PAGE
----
10560 Ninth Street North
The foundation of Jabil's strategy is the development and support of long-term manufacturing partnerships with leading electronic companies. Jabil offers its customers a complete turnkey solution, including circuit and production design; component selection, sourcing and procurement; automated assembly; design and implementation of product test; and shipment to points of end-user distribution. The Jabil turnkey approach enables a customer to transfer virtually all internal manufacturing responsibilities. This approach, coupled with advanced manufacturing technologies, enables customers to improve cost, manufacturing performance and time-to-volume production. Jabil's production design process is performed concurrently with resolution of manufacturing issues to enhance the manufacturability of products and improve the production benefits achieved.
Jabil Circuit, Inc. has benefited from the rapid growth of the electronic manufacturing services (EMS) industry. During the 1990s Jabil's revenues grew from slightly more than $200 million to $2 billion. The company designs and manufactures electronic circuit board assemblies and systems for major original equipment manufacturers (OEMs). It serves customers in communications, computer peripherals, personal computer, automotive, and consumer products industries. The company's strategy has been to serve a small number of major customers. Its customer list includes industry leaders such as Cisco Systems, Inc., Gateway 2000 Inc., Hewlett-Packard Co., Johnson Controls, Inc., and Quantum Corporation. During the 1990s these and other customers outsourced much of their electronic manufacturing to EMS companies such as Jabil.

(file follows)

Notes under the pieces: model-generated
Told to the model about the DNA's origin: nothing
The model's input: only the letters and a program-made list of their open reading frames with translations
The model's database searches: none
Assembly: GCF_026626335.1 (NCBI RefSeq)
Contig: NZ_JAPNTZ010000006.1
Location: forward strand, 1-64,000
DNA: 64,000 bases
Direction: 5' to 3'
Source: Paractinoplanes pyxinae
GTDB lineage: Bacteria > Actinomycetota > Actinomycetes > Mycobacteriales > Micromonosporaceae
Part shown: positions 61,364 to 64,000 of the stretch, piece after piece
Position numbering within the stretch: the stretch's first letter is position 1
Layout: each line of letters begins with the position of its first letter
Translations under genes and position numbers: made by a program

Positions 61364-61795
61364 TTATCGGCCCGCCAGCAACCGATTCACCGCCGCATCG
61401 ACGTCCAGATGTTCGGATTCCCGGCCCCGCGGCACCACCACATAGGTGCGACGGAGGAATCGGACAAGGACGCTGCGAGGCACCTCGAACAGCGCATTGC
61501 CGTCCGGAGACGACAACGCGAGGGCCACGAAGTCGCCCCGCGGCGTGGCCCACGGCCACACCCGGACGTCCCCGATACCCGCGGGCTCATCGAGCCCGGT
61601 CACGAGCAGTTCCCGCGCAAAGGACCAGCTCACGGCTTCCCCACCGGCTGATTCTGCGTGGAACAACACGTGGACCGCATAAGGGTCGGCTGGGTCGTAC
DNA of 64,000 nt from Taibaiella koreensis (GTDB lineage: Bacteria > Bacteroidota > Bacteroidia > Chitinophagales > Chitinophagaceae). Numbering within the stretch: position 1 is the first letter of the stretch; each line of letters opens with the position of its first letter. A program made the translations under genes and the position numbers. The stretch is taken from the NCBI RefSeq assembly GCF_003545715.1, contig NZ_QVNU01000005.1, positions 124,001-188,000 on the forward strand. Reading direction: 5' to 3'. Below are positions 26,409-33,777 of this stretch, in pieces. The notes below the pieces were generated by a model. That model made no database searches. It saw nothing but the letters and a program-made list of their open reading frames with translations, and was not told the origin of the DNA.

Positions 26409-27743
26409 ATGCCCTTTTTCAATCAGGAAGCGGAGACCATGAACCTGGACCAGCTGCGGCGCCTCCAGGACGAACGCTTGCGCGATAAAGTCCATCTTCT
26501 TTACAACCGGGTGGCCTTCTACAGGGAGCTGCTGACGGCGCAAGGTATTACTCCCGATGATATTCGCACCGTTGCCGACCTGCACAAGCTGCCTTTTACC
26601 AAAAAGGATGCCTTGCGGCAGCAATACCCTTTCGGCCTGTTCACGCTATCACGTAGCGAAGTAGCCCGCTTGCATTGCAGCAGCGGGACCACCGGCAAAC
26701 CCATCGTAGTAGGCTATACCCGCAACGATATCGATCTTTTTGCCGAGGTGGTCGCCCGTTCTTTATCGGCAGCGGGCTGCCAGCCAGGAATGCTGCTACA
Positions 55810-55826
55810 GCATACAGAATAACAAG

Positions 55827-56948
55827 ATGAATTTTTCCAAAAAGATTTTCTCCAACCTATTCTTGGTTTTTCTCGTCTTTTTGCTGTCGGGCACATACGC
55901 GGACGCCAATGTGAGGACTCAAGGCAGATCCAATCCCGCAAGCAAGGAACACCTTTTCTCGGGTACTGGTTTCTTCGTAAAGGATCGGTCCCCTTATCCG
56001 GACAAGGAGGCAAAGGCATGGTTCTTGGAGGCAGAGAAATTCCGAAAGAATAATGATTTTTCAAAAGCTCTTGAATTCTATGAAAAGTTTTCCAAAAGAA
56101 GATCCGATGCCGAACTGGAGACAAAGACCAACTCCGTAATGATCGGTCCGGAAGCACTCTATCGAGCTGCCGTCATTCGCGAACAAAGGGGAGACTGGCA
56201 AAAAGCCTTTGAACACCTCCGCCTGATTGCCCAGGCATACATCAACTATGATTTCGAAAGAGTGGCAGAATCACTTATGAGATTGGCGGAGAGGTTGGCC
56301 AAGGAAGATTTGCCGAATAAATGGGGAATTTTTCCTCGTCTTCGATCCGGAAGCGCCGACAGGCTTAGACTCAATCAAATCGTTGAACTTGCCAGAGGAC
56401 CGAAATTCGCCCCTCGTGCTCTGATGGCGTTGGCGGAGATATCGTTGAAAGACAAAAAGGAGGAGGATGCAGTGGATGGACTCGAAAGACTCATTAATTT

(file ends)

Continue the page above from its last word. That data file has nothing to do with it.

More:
Jabil was founded in 1966 in suburban Detroit as a producer and repairer of circuit board assemblies for Control Data Systems, a major mainframe computer manufacturer. Jabil (pronounced JAY-bill) took its name from the first names of its cofounders, James Golden and Bill Morean. Golden soon sold his stake to Morean, whose son William Morean joined the firm in 1977. The younger Morean obtained contracts with Burroughs Business Systems and a few other customers to assemble circuit boards. At the time Jabil was taking in less than $50,000 a year, but the younger Morean offered to buy 51 percent of the company from his father for $100,000, to be paid over five years.
More Automated Production: 1980s